Mistakes Every Homeowner Should Avoid When Installing Radiant Floor Heat


When you're looking for a consistent, comfortable heating choice for your home, radiant floor heat is a great option. While the installation process is fairly straightforward, there are some areas where problems could arise. If you're looking to be sure that you are getting the most return on your investment, you'll want to be sure that you mitigate any potential installation risks. Here are some of the common issues that can arise during both the initial building construction and the radiant floor installation itself.

Home Construction Issues That Affect Radiant Floor Heat

Some of the biggest radiant floor issues are the result of errors from miscommunication during the initial construction phase of your home. You'll want to be sure that your construction crew and heating contractors are talking clearly about what's needed to optimize the system. Here are a couple of common issues that you may encounter.

  • No Insulation Under the Foundation – When you install radiant heat flooring during new construction, you can embed it directly into the wet concrete slab. This will radiate heat through the concrete, and the thermal mass of that slab will help to hold and radiate the heat into your home. If the slab is lacking insulation beneath, though, some of that heat will seep into the ground below, reducing the efficiency of the heating system.
  • No Heat Reflection Upstairs – If you're installing radiant heat flooring on more than one floor, you'll have to put the upstairs heating assembly on top of the floor joists. To prevent heat from seeping into the lower level of the home, you'll need reflectors installed under the floor joists to direct all of the heat back upward to the second story floor.
  • Incorrect Flooring Selection – You can opt for a variety of flooring types with radiant floor heating, but some are not as effective as others. Carpet, for example, will block heat from radiating into the room, causing the system to be inefficient and your rooms to be cooler than necessary. Talk with your flooring supplier about your intention to use radiant floor heat so that you can ensure that you select the best flooring for your heating system.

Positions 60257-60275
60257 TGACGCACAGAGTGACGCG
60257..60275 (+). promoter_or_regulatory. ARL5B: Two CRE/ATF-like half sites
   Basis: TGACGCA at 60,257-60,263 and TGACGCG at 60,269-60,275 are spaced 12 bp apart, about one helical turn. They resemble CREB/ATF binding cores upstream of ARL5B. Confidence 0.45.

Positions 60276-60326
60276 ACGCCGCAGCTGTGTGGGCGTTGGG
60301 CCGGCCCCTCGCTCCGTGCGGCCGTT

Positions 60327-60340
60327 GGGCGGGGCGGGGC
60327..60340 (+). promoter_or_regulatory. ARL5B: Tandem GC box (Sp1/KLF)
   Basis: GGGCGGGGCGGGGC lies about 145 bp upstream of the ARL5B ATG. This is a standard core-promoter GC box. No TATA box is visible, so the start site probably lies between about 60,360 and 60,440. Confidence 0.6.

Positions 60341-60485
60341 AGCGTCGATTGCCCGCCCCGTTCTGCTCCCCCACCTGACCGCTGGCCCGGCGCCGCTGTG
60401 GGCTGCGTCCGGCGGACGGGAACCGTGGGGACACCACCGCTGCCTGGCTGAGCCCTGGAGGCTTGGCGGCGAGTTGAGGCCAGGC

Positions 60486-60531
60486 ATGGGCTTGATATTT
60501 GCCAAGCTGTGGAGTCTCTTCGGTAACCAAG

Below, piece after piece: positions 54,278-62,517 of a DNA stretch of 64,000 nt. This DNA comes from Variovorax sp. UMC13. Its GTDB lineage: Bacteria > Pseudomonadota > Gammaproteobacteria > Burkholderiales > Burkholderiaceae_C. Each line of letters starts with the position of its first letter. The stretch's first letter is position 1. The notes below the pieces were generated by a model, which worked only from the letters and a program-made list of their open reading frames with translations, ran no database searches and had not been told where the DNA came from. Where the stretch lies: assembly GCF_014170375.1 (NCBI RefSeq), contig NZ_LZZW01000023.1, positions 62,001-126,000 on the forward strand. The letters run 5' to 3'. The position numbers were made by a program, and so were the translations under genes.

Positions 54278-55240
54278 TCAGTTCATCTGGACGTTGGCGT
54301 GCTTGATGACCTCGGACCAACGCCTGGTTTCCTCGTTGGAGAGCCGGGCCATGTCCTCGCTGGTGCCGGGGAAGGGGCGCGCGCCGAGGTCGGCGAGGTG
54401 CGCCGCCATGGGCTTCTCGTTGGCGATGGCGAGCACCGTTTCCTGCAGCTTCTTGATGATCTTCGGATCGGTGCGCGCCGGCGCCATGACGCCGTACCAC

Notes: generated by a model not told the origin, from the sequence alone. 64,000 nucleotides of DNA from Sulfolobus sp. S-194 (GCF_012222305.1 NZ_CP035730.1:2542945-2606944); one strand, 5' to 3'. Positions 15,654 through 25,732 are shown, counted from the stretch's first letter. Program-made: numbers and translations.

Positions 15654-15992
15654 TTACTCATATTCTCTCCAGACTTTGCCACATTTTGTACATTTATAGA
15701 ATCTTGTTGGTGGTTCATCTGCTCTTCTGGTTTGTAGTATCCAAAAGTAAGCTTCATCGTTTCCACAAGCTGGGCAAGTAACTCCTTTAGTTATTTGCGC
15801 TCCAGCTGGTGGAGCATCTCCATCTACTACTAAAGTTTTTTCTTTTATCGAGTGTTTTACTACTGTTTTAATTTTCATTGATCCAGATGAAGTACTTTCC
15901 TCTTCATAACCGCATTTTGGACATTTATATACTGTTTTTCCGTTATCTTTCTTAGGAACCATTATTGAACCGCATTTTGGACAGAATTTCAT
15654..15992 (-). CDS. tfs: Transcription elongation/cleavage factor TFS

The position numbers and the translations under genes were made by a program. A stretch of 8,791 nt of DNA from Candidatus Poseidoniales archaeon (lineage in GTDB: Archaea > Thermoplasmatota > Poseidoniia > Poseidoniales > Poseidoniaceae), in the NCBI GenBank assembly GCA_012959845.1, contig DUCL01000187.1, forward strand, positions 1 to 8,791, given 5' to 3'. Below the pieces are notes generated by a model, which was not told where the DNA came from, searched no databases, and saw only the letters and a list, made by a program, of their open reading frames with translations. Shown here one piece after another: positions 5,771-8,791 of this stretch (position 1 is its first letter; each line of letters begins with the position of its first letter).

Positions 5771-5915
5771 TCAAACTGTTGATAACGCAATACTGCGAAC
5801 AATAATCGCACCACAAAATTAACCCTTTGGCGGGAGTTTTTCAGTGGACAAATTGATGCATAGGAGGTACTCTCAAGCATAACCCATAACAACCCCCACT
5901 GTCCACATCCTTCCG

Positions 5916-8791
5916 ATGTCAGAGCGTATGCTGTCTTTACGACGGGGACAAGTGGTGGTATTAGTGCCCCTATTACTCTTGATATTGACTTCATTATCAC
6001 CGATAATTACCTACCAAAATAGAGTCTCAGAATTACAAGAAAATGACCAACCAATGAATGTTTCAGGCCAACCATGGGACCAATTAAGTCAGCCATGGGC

Heating System Issues That Affect Radiant Floor Heat

Once you've addressed the fundamental construction issues, it's time to look at the unique issues that can arise during the installation of the heating system itself. Here are a few things that can occur when the heating system is installed.

  • Poor Plumbing Connections – Since radiant heat flooring typically relies on recirculating heated water, any potential plumbing issues can spell disaster, not just for your heating system but also for your home's structural stability. You'll want to be sure that all of the plumbing connections are tight before you pressurize the system. Then, ensure that everyone working in the area is aware of the pipes running through the floor so that nobody punctures them.
  • Lack of Antifreeze – If you live in an area where the temperatures are sustained below freezing during the winter, you'll want to be attentive to the risk of freezing. Talk with the installation contractors about adding some antifreeze to the water that's cycling through the pipes to help protect your home against frozen radiant heat pipes.

Radiant heat flooring produces comfortable, gentle heat in your home, making it a popular choice for many homeowners. Understanding some of the common mistakes that can occur will help you to ensure that you're getting the heating system that you want without sacrificing reliability or efficiency. Work with your construction crew and radiant heat installation team to make sure that all of these things are addressed. For more tips, contact a company like Cape Fear Air Conditioning & Heating Co., Inc.


15 January 2016

Cool off Your AC Bill

Every summer, I agonized over energy bills that would shoot into the stratosphere as a result of my efforts to keep cool in the heat. Every time I turned the temperature down, my bills increased. This summer, I decided to take some of the control over my energy bill back. I installed reflective film on my windows that reduced the amount of light and heat coming into the house. I started serving more cold meals or asking my husband to barbecue outside, so that my air conditioner didn't have to compete with the hot stove, and I started doing laundry at night to reduce appliance heat in the house at peak times. I also had ceiling fans installed. So far, the difference in my bill has been tremendous. This blog is a way for me to explore other ways to reduce energy drain during the summer months.